Health standards

  • Public healthInnovative solar-powered toilet to be unveiled in India next week

    Unsafe methods to capture and treat human waste result in serious health problems and death — food and water tainted with pathogens from fecal matter results in the deaths of roughly 700,000 children each year. A revolutionary toilet fueled by the sun is being developed by University of Colorado Boulder researchers to help some of the 2.5 billion people around the world lacking safe and sustainable sanitation. It will be unveiled in India this month.

  • IEDsExposure to IED blasts increases risk of long-term health consequences

    Blasts are the leading cause of death and injury on the battlefield, accounting for about 75 percent of all combat-related injuries in U.S. military personnel. U.S. soldiers exposed to blasts while deployed in Iraq and Afghanistan have an increased risk of developing adverse health outcomes over the long term, such as post-traumatic stress disorder (PTSD) and, in certain cases of traumatic brain injury (TBI), growth hormone deficiency, and persistent post-concussive symptoms including headaches, says a new report.

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  • Public healthNorth Carolina brain surgery patients exposed to deadly disease

    Officials at a North Carolina hospital last Tuesday notified eighteen patients that they might have been exposed to Creutzfeldt-Jakob disease (CJD), a degenerative brain disease which is always fatal and which makes those infected exhibit symptoms of dementia before they die. The eighteen patients had brain surgery performed on them since 18 January. A patient operated on that that day was subsequently tested positive for the disease. The hospital said that the surgical instruments used on the patient with CJD were sterilized, but were “not subjected to enhanced sterilization procedures.’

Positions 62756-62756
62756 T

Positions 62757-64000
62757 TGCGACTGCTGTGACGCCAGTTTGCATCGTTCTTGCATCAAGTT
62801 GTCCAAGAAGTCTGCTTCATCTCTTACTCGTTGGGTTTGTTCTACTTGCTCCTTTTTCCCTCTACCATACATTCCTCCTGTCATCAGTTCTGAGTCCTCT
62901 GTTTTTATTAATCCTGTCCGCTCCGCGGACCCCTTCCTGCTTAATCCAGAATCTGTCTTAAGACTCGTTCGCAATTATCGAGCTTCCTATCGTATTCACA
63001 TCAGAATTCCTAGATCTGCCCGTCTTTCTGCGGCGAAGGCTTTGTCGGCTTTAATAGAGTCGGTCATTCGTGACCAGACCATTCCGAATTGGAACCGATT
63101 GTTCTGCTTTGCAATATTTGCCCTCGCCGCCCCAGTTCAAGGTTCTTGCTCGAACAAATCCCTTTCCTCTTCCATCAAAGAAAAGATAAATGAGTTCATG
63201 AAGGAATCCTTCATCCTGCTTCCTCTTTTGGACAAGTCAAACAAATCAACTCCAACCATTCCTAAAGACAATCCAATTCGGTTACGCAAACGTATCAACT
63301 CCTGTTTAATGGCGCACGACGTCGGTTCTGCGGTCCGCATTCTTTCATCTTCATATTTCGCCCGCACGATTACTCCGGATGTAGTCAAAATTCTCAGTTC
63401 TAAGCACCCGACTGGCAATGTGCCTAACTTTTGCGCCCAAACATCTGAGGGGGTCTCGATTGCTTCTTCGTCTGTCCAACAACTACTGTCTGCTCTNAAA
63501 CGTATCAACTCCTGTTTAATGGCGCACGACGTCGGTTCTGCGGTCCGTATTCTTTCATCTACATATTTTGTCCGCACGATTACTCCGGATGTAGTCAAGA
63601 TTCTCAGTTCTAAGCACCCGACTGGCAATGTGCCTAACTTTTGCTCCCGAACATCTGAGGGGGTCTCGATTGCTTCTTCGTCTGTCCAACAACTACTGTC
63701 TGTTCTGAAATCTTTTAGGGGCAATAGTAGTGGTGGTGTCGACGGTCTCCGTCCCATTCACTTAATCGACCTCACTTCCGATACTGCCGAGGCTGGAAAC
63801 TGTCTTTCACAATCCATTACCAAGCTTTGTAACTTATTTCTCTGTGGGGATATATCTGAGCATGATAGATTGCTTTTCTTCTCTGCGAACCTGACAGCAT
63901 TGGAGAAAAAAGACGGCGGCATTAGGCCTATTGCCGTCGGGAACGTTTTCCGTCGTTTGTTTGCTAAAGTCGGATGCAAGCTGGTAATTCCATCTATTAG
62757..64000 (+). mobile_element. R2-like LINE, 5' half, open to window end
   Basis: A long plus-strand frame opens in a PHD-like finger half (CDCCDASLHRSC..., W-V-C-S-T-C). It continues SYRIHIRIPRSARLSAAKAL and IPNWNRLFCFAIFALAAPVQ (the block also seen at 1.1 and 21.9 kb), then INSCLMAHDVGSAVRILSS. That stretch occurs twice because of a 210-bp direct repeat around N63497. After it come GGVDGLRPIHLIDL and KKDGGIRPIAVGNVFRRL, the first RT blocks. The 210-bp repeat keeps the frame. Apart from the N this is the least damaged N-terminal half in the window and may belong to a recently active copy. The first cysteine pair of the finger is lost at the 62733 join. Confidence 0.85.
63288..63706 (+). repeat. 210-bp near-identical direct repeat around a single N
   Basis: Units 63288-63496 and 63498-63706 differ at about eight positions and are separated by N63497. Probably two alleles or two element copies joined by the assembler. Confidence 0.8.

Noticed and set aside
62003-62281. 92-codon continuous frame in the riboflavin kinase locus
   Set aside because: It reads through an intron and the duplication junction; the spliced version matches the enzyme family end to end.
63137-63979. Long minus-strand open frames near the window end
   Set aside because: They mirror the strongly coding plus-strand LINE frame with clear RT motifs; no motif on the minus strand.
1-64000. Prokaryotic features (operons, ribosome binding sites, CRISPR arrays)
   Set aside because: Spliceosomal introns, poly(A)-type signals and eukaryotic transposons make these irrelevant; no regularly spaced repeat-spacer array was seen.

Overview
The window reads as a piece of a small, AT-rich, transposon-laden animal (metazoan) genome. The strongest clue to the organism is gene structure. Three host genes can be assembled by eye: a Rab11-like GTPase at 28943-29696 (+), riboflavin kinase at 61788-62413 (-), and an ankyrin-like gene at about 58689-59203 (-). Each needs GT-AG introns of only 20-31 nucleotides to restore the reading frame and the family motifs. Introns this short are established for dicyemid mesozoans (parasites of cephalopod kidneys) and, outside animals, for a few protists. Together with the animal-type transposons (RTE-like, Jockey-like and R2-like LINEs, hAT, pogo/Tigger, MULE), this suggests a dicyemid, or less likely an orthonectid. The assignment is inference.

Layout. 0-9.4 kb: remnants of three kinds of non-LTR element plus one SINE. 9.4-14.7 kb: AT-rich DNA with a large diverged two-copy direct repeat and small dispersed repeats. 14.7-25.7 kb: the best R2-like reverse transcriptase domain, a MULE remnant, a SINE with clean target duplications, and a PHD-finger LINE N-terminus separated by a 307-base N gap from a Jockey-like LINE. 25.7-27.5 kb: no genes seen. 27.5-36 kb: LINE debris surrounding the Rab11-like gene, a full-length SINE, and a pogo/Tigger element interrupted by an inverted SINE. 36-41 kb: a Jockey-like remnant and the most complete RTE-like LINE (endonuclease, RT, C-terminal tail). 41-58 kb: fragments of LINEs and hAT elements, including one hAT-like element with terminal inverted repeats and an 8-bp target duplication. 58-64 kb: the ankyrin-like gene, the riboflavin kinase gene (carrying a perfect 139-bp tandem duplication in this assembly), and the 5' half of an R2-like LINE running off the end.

• Nightmare bacteriaPatients infected with drug-resistant bacteria at suburban Chicago hospital

    Health authorities in Illinois have placed a suburban Chicago hospital under tight scrutiny after an extremely rare strain of a dangerous drug-resistant strand of flu was found to be connected to a series of operations performed at the hospital. The Centers for Disease Control and Prevention (CDC) has discovered forty-four cases of Illinois patients infected with a particular bacteria, and thirty-eight of those individuals had all recently undergone an endoscopic procedure at Advocate Lutheran General Hospital, located in Park Ridge west of Chicago, in the past year.

  • Secret agentsJames Bond drank too much to perform at the level depicted in books, movies

    A detailed examination of James Bond’s books shows that Bond’s weekly alcohol intake is over four times the recommended limit for an adult male, putting him at high risk of several alcohol related diseases, such as alcoholic liver disease, cirrhosis, impotence, and alcohol-induced tremor, and an early death. The medical team concluded that it would not be realistic to expect Bond to have the capacity to perform (in all aspects of life) at his high level of alcohol intake.

  • SuperbugsRapid detection of superbugs

    Scientists developed an array that could test for 116 antibiotic resistant genes from one class of bacteria, and 90 resistant genes from the other class of bacteria. This new lab test detects antibiotic resistance genes quickly, helping doctors choose the right drugs to knock out superbugs.

  • Public healthHolograms to help in fighting malaria